A meditation on drawing, creativity, memories, and writing by cartoonist Lynda Barry, created with comics, drawings, collages, paintings, notecards, images, questions, and more.
Why I picked it up: I read bits of this amazing book all the time. But after I read Barry’s Syllabus, I had to pick it up and read it all the way through.
Why I finished it: The autobiographical comics are my favorite part, where Barry talks about her creative experiences (and missteps). Her parents were not readers. Mine, either, so I identified with her throughout, especially when, as a kid, she remembers the artists and writers who stood out in her teacher’s mind, and how she wished she was one of them. These personal episodes break up sections of big, seemingly imponderable questions (“What is an idea made of?” “Where are images found?” “What happens when we read a story?”) and bring me right right back. Plus, in the margins and front-and-center, Barry draws a myriad of creatures, including many-eyed octopi and monkeys, that seem to have leapt right out of her mind.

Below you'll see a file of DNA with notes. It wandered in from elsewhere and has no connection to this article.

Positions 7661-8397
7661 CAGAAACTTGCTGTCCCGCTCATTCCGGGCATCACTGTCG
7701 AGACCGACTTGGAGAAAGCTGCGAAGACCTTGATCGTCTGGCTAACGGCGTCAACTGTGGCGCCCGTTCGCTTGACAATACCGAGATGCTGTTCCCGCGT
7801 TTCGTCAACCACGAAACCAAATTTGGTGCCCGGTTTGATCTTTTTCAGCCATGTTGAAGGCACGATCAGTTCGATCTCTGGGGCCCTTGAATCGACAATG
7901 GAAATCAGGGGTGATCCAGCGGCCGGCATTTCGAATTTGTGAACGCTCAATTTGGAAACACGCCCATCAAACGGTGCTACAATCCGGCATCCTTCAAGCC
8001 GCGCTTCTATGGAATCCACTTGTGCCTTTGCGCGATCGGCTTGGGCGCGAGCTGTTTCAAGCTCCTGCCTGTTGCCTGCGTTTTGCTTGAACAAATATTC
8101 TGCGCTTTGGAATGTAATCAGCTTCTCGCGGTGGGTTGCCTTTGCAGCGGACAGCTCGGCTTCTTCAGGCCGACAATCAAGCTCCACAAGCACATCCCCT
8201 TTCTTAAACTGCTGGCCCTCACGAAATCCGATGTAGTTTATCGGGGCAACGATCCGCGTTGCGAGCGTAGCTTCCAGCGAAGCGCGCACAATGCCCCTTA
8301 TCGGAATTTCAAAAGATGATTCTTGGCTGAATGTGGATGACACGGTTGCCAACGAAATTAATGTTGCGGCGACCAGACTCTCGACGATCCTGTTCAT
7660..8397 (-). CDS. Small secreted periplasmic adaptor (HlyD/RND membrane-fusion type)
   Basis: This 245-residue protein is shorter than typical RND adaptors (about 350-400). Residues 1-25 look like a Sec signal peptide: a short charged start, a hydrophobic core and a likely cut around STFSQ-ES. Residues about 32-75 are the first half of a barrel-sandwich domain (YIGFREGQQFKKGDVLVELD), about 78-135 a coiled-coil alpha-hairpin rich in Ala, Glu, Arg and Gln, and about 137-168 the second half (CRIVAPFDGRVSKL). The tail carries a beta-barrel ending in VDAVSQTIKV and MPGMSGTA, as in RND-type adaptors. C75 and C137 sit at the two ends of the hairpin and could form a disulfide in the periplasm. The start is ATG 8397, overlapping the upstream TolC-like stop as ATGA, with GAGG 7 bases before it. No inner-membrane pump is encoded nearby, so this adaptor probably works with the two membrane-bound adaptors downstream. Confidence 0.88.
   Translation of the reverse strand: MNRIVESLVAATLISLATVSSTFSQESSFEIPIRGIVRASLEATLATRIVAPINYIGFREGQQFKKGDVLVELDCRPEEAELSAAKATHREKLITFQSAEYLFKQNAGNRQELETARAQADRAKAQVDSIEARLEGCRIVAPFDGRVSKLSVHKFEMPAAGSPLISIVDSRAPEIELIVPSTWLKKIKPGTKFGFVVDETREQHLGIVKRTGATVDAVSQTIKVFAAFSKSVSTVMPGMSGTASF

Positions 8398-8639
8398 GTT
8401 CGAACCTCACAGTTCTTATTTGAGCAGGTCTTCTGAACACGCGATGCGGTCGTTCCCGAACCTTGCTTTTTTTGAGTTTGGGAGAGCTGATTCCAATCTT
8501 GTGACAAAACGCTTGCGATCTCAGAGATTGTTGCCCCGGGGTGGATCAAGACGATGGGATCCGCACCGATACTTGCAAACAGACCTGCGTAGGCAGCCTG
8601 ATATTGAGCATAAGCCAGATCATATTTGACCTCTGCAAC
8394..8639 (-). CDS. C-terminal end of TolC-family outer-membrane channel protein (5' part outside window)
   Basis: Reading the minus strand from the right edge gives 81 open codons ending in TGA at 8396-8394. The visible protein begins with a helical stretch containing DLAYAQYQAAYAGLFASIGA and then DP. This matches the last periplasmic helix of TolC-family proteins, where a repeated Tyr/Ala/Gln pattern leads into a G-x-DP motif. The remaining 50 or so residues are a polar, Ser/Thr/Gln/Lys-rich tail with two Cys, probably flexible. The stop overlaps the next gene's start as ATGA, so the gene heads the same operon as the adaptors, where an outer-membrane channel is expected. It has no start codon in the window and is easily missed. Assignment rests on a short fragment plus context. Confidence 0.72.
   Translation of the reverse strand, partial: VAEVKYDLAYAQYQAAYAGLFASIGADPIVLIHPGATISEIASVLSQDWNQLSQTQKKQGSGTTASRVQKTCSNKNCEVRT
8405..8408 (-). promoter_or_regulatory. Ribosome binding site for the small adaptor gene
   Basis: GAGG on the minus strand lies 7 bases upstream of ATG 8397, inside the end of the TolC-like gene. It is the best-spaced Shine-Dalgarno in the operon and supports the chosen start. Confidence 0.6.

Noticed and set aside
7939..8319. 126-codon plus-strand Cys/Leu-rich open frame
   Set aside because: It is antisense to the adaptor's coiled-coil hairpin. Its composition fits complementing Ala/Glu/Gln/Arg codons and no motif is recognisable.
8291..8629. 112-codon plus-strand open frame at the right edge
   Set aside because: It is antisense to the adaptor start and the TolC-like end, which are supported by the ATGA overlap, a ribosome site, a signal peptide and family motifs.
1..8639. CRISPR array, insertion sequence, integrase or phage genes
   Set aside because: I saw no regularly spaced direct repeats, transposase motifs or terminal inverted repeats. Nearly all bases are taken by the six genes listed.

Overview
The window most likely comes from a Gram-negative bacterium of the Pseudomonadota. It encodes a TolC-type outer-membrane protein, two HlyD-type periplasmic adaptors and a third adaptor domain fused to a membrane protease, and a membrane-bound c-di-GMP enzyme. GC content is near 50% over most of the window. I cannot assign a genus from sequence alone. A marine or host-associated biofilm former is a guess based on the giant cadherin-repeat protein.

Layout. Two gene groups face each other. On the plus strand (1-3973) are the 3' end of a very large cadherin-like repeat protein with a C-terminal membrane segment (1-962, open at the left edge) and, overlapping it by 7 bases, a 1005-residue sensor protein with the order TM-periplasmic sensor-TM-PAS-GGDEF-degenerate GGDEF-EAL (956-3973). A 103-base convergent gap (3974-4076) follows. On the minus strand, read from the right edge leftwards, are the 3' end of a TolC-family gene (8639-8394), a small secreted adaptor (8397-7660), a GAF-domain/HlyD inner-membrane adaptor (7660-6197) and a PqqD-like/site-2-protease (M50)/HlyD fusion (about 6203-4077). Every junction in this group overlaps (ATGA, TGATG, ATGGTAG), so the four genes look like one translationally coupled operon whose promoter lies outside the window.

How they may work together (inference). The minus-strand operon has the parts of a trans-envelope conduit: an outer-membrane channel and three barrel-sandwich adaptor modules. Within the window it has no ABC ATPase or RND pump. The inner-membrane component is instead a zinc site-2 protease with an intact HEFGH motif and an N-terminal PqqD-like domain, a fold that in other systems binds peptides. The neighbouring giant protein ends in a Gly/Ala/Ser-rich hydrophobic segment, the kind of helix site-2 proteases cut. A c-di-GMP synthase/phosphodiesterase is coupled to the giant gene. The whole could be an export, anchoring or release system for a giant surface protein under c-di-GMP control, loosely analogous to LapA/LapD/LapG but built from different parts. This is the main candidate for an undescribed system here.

It's perfect for: Anyone why thinks they need high-end art supplies to be creative. Most of this was clearly created on yellow legal pads. I’m always thinking that a new (and expensive) pen is going to make me draw better. Barry’s lesson is that all I really need to do is keep my pen or brush or whatever moving and let go. I’m sure I’m not the only one who needs to hear this.